Navan Junction
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Stenaline won't allow you to travel by rail from Dublin to Belfast on the Sail & Rail ticket, despite the sample timetable at that link.

I got a Sail and rail last sat but only from Belfast onwards to Glasgow.

They wouldn't allow it to start from Connolly as advertised.

I bought a normal ticket for the Drogheda - Belfast stretch.

Holyhead to Glasgow by train is 7hrs btw, with 3 changes and a longer crossing time.

Quote:
Originally Posted by packetswitch View Post
Unfortunately it seems as if the most reliable way of getting your hands on a ticket is via the CIE travel office on Abbey St (or by ringing them).
Cheers - will check them out..

Last edited by Navan Junction : 11-12-2006 at 22:55.
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Unread 11-12-2006, 23:02   #6
packetswitch
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Quote:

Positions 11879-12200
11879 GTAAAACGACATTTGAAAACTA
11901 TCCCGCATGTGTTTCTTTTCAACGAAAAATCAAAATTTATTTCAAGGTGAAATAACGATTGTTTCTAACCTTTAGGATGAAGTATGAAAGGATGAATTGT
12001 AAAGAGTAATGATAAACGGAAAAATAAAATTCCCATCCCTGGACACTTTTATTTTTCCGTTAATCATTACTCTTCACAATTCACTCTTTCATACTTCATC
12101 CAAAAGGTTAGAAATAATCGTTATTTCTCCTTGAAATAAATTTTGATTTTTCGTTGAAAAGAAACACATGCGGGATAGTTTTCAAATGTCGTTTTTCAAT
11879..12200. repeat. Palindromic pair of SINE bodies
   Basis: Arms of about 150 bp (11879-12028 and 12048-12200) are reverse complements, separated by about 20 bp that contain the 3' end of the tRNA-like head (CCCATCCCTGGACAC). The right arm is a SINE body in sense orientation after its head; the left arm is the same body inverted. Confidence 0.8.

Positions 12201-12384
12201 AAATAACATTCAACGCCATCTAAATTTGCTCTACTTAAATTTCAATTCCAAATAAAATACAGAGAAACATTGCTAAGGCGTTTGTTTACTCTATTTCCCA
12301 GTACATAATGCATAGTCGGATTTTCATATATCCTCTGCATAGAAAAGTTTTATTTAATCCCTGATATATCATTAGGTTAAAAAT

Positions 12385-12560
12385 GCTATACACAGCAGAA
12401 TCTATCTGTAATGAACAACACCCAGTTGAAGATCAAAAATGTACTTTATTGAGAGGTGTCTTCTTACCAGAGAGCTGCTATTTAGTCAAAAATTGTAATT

Originally Posted by Navan Junction View Post
Stenaline won't allow you to travel by rail from Dublin to Belfast on the Sail & Rail ticket, despite the sample timetable at that link.
Hmm, next time try IÉ, it's definitely possible...

Quote:
I got a Sail and rail last sat but only from Belfast onwards to Glasgow.

They wouldn't allow it to start from Connolly as advertised.
If you (or anyone) has an issue with this in the future, point to the UK National Fares Manual, supplementary section D on Shipping Links. http://www.atoc.org/retail/_download...RLsectionD.pdf . The relevant fares are on page D27. Stena act as agents for the National Rail system or for IÉ as appropriate so they are just not reading their books correctly.

(Yes I know these are UK fares but the IÉ practice is just to follow them and use the agreed Euro amounts)